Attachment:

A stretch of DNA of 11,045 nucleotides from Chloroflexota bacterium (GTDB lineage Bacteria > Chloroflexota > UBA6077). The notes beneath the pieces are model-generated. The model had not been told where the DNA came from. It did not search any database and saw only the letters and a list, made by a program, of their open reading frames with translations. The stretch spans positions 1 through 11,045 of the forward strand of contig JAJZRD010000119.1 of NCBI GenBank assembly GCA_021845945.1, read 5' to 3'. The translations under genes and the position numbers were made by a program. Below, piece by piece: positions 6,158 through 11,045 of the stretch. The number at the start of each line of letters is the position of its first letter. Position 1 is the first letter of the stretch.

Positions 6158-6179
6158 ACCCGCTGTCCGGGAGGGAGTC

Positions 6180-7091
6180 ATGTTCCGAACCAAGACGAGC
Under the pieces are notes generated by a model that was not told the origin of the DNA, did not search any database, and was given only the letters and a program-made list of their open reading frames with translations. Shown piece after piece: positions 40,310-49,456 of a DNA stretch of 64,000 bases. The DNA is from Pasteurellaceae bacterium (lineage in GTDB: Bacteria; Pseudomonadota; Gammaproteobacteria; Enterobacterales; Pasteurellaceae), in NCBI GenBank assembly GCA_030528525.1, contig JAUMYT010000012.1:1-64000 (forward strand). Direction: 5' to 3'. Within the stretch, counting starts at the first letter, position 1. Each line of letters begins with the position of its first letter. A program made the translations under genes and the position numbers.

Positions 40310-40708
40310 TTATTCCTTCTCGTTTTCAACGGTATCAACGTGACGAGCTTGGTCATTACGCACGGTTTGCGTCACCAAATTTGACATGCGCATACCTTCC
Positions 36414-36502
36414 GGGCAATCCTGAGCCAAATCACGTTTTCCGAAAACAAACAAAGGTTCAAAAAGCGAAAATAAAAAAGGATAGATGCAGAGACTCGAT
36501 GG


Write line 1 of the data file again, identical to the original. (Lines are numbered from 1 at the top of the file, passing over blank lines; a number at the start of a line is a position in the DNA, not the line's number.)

A stretch of DNA of 11,045 nucleotides from Chloroflexota bacterium (GTDB lineage Bacteria > Chloroflexota > UBA6077). The notes beneath the pieces are model-generated. The model had not been told where the DNA came from. It did not search any database and saw only the letters and a list, made by a program, of their open reading frames with translations. The stretch spans positions 1 through 11,045 of the forward strand of contig JAJZRD010000119.1 of NCBI GenBank assembly GCA_021845945.1, read 5' to 3'. The translations under genes and the position numbers were made by a program. Below, piece by piece: positions 6,158 through 11,045 of the stretch. The number at the start of each line of letters is the position of its first letter. Position 1 is the first letter of the stretch.